Two Checks off the Bucket List

We did it. We completed two huge milestones in a single week.


First, and foremost for me was a huge accomplishment. I finished writing my book and handed it in. Bet the Farm: Risk and Reward on an American Ranch is about the economics of agriculture, told through our story of moving to the farm. It should be out this fall and I am thrilled to have it done and to feel like I did a good job.


Writing a book also feels like perhaps the biggest bucket list accomplishment of my life. It's a long slog to sit down every day to write, and it took a slow and steady mindset that I don't usually have. The project was a huge commitment and I feel proud to have finished it. But I also feel very tired this week (and have little motivation for anything but a nap) - and well, writing a blog is more writing.


I won't delay then in telling you the second milestone for Whippoorwill Creek Farm: goats. We were supposed to pick them up last fall, but I panicked in that there was no way I would have time to take care of goats while writing a book. So we postponed until the spring, and yesterday was pickup day.

Goats in their "new" goat house on the farm

Their job will be to mow down all of the noxious invasive weeds -- goats will "browse" (eat plants higher off the ground) honey locust, honeysuckle, mustard garlic and multiflora rose, which the cattle do not touch. This will help clear out the forest understory to make it more of what it once was, forests with a taller canopy and open areas between trees, a habitat that will once again favor the Whippoorwill.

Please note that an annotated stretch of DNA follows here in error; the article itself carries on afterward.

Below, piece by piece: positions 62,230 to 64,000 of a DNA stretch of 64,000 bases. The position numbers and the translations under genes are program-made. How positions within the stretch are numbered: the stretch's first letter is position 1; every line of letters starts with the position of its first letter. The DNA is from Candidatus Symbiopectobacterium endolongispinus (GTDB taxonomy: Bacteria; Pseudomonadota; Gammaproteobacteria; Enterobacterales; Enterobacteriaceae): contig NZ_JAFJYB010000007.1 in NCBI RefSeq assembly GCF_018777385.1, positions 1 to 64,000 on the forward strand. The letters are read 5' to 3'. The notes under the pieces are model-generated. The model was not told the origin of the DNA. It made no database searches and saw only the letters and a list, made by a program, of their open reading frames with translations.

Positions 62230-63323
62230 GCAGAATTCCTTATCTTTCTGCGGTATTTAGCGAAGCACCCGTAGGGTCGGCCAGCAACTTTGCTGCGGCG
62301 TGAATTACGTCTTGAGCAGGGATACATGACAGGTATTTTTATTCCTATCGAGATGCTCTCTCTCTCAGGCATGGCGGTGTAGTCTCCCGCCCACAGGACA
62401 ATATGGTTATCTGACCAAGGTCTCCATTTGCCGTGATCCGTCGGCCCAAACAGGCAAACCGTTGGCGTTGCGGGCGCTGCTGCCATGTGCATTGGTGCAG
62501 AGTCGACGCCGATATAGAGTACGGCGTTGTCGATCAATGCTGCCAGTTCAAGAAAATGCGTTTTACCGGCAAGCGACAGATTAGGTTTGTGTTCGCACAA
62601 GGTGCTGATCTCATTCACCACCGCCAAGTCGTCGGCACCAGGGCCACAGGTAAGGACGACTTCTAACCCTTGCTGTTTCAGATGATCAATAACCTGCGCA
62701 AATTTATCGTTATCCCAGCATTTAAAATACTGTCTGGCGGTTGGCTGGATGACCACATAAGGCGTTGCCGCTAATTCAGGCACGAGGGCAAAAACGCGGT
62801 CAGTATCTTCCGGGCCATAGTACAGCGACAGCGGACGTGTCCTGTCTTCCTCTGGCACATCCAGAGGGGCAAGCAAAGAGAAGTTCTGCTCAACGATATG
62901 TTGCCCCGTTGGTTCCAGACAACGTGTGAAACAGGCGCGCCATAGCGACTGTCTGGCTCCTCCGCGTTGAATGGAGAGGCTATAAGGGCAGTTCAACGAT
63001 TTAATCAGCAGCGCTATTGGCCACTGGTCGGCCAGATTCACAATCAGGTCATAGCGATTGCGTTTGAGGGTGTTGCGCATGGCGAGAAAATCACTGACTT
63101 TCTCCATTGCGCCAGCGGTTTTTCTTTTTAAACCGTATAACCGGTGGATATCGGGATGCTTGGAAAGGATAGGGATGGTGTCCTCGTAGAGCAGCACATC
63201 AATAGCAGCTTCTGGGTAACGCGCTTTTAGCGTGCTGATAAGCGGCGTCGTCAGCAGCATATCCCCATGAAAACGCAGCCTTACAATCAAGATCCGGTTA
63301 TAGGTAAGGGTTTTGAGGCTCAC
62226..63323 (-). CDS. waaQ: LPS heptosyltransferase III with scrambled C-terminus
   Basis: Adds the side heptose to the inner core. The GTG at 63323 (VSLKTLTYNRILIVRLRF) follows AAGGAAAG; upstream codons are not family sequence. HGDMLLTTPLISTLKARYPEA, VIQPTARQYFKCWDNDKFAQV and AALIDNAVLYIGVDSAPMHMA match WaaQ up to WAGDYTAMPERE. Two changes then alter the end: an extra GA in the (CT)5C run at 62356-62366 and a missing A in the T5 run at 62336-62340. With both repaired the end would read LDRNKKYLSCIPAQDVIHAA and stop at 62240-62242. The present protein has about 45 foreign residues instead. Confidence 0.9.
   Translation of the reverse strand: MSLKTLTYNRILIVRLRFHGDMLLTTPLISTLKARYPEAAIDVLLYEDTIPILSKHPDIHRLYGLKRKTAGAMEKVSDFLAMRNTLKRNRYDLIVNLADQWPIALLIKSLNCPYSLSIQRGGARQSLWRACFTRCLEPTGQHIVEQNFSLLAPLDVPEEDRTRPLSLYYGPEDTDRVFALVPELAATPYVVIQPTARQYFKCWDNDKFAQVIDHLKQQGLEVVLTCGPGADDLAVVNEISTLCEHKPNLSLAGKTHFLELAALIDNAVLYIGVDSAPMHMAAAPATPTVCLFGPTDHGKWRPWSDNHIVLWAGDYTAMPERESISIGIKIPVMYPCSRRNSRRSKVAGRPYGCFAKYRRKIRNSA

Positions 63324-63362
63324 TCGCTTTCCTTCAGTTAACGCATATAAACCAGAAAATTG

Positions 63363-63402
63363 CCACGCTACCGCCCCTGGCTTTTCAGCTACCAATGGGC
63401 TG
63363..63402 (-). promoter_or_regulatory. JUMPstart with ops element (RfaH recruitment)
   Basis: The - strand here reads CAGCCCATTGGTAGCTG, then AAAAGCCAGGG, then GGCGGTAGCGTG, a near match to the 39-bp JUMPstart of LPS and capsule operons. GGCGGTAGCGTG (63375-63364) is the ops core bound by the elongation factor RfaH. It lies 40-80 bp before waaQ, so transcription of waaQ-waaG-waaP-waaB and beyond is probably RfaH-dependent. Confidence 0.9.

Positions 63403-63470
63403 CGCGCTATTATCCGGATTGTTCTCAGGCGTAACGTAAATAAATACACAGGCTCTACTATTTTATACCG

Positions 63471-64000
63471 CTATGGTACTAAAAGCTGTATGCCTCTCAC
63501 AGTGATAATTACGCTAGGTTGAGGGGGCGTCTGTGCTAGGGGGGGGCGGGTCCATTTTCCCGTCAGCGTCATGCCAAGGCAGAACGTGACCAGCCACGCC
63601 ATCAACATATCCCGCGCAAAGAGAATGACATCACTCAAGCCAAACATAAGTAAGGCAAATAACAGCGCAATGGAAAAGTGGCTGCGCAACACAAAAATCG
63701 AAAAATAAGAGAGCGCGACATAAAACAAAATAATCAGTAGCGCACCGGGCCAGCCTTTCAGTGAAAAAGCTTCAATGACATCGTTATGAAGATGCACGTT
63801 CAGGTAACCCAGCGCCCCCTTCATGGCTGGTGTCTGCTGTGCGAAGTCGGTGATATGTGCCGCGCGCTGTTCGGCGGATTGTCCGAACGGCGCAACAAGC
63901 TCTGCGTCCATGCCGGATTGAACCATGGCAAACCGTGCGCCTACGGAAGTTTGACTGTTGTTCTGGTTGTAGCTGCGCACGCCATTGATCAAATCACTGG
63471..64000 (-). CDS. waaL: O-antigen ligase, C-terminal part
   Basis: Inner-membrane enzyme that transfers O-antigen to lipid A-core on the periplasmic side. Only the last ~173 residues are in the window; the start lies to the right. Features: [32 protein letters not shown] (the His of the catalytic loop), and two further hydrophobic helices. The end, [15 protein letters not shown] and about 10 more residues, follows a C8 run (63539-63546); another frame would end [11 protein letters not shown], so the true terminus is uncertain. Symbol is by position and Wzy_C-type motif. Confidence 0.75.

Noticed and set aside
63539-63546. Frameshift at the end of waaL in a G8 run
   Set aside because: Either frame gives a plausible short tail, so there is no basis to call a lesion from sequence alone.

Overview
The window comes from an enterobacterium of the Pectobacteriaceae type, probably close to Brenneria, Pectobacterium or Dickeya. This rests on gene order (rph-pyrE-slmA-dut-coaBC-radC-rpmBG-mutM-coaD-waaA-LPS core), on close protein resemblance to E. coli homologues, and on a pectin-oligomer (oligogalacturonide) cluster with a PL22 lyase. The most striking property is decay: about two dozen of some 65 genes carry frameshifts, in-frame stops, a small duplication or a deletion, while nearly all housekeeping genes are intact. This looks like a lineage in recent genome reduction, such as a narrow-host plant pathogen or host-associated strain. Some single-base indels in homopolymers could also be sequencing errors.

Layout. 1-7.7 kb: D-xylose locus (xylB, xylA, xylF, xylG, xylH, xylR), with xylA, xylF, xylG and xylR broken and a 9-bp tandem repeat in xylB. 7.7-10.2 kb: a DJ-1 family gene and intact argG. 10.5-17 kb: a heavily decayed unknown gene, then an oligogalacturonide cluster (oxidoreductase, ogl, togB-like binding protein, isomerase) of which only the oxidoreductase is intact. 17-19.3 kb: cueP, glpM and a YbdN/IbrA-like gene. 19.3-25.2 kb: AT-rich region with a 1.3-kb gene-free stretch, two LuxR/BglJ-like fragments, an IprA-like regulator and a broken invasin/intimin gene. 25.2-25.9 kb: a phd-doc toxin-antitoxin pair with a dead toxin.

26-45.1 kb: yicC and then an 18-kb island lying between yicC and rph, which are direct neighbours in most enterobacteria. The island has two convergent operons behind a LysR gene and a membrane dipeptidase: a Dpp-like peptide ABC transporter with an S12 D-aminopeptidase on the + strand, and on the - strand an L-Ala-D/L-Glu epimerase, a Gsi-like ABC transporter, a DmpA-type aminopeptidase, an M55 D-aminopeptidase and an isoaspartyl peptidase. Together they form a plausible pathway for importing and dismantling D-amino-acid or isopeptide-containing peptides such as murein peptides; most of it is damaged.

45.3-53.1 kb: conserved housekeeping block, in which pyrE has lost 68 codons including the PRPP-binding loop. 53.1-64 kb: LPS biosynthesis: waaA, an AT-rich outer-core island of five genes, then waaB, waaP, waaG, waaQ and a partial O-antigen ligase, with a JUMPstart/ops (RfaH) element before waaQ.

When the does (or nannies) have kids, we will sell the wethers (boys) as meat goats, and the girls will stay on to continue the forest clearing. Although selling cute goats as meat will be challenging for my tender soul, part of what I am excited about is to meet different groups in the area who eat goat, like the Ethiopian restaurant owners I met in Ottumwa (about 45 minutes away).


The new Kiko goats enjoying a wet spring

But the doelings won't be pregnant for another year as we have decided that we want to kid in March, so Mr. Buckling will arrive on the scene in October (it takes about 5 months for goat pregnancies). We will keep them separated for a couple of weeks, just to get everybody good and wound up, and then he will be turned in with the does in early/mid November. With a ratio of 12 girls to 1 boy, the job should be done by the second day, but we will give them some time for afterglow and a second chance in case something didn't take. Ah, love.


But back to the present. Their arrival to the farm was mostly uneventful - we backed up the trailer and they walked into their new home. We converted an 80-year old hog building into their new digs, and built a fence around it.


Part of the fence is made up of portable electric netting so that we get them used to it. In a few weeks then, we will put them out on the farm in places that need their special weed focused attention (with the electric fence as their boundary). Aside from one brief encounter between the electric fence and Snooks (she won't do that again!) things have been mostly quiet.


Bucket list item two: get goats. Check.




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